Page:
I will delve into how this bit of technological legerdemain is done later in this post.

Second, it has minimal signal loss over distance as compared to copper wire, coaxial cable, or wireless technology (i.e., radio).

The big attraction to using fiber optics for communication is that an optical signal can travel a long way before it needs to be amplified or regenerated. It's not uncommon to have fiber optic links hundreds of miles long that don't require the use of amplifiers or regenerators. Copper wire or coaxial cable, on the other hand, require amplifiers and repeaters every couple of miles or so in order to maintain signal integrity. They use a considerable amount of equipment and power to run signals between two points. That's one reason why the phone companies and other telecommunications companies all use fiber to connect their central offices together. Copper wire is primarily used to connect what is called the 'last mile' to their switching systems. It's what connects you to your phone company's central office, using the same technology as one hundred years ago.

So how is it that optical fiber has such low loss? The simple answer is chemistry. Though the fiber is made from glass, it isn't the same as the window glass in your home or in your car. Optical fiber glass is a very pure formulation that exhibits incredible clarity, particularly at wavelengths of light used in fiber optic communications. In comparison, dry air is a murky, hazy curtain. And just to complicate things a little, optical fiber actually uses two different glass formulations - one for the inner 'core' and a different one for the outer coating, or cladding. The reason for this is something called refraction.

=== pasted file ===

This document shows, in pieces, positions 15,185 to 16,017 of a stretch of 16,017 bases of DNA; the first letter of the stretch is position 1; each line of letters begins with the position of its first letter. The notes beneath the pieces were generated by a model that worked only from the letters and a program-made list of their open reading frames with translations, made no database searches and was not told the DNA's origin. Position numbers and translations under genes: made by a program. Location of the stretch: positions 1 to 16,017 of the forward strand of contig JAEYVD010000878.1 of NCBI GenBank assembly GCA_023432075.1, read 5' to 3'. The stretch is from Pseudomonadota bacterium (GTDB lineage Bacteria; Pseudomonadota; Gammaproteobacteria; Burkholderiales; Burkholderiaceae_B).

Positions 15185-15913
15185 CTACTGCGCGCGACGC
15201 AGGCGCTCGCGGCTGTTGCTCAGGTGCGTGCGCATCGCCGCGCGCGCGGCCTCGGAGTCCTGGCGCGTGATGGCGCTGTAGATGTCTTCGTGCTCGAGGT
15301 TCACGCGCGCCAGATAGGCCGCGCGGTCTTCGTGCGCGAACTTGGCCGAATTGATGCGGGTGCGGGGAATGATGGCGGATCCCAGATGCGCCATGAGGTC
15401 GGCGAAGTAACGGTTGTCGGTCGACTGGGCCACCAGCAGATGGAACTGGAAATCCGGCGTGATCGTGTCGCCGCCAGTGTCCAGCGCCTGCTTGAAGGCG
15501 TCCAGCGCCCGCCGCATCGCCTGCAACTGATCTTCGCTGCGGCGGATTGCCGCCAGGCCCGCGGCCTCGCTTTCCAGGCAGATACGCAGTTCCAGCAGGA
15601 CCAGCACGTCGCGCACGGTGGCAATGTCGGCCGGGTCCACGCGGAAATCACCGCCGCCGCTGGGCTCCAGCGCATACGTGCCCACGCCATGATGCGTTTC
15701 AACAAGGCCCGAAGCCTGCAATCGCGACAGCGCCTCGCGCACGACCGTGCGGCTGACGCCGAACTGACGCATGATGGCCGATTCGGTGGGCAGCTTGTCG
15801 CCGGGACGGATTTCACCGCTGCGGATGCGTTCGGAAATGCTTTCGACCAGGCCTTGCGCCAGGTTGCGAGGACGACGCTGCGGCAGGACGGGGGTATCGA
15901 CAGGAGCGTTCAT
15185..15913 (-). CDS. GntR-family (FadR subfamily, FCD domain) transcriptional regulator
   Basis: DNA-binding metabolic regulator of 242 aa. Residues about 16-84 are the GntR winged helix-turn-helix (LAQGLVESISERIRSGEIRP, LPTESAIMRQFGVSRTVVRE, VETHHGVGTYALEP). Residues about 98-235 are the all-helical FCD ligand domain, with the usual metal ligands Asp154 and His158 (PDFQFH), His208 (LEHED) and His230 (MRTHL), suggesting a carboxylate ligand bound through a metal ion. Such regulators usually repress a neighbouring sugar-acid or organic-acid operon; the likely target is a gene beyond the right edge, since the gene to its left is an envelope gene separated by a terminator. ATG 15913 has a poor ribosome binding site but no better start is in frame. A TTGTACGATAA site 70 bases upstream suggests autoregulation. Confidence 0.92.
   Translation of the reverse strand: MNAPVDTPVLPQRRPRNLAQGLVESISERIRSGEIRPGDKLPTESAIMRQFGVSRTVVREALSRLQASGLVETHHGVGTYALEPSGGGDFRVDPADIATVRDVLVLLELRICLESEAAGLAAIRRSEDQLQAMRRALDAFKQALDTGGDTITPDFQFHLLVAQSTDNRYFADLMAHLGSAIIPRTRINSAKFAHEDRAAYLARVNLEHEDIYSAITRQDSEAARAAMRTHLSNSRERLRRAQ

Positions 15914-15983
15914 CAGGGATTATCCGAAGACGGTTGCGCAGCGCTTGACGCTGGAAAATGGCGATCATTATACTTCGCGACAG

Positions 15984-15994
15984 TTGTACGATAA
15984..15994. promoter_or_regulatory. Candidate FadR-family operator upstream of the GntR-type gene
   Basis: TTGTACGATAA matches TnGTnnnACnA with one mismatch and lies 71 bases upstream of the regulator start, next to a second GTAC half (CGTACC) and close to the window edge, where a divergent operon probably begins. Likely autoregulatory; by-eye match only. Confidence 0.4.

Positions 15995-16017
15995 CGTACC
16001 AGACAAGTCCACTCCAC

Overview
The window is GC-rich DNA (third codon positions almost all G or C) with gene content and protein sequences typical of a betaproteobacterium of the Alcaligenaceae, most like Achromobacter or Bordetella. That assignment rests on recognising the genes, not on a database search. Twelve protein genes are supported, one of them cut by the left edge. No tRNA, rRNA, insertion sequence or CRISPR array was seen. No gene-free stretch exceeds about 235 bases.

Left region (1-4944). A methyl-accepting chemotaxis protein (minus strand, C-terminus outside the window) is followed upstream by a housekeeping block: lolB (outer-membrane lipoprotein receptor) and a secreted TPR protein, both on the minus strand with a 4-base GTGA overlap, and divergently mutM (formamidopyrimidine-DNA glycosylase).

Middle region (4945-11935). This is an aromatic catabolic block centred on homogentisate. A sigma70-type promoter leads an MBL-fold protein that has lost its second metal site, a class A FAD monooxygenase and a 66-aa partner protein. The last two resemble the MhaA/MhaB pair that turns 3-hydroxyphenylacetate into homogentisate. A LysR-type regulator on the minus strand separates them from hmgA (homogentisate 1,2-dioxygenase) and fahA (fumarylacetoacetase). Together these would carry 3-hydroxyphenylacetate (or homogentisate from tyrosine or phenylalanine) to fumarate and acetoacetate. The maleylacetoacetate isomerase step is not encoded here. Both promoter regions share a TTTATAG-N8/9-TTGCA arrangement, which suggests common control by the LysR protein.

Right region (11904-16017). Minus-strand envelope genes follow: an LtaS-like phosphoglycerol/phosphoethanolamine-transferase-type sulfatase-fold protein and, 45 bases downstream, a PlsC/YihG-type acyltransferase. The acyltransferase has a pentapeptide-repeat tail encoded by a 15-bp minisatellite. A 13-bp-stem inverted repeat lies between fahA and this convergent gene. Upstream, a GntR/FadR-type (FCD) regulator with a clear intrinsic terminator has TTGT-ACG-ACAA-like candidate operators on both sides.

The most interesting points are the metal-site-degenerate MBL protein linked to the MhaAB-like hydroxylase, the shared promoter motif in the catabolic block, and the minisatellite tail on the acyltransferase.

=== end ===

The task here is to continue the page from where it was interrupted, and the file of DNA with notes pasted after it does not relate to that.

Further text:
Refraction is defined as the bending of light as it passes between materials of different densities. (For a good demonstration of refraction, click here or here.)

Do you remember looking into a pool of water, poking a stick into that pool and seeing that the stick 'bent' where it entered the water? The apparent bend was due to refraction, the bending of light at the interface between the air and water. Different materials will bend light to different degrees. How much a material will bend light is defined by the index of refraction. The index of refraction is a ratio between the speed of light in a vacuum and the speed of light through the material in question. The index of refraction is almost always a number equal to or greater than 1. (Unless Einstein and Hawking are wrong, light cannot travel faster through a material faster than it can through a vacuum. Therefore the index of refraction can never be a number less than 1 unless the material is something called a metamaterial, a man-made substance that exhibits negative refraction, but we won't go into that now.)

Refraction is this property fiber optics exploits in order to keep the light traveling down the fiber contained in the fiber. The inner core has one index of refraction and the outer cladding has a slightly different one. This difference is what guides the light down the fiber and keeps it from escaping even if it is bent somewhat. However, there are limits to how much one can bend an optical fiber. Bend one far enough and it will break. For the kind of fiber used in telecommunications, a bend tighter than a certain radius will allow light to leak out of the fiber core and cladding but generally won't harm the fiber itself.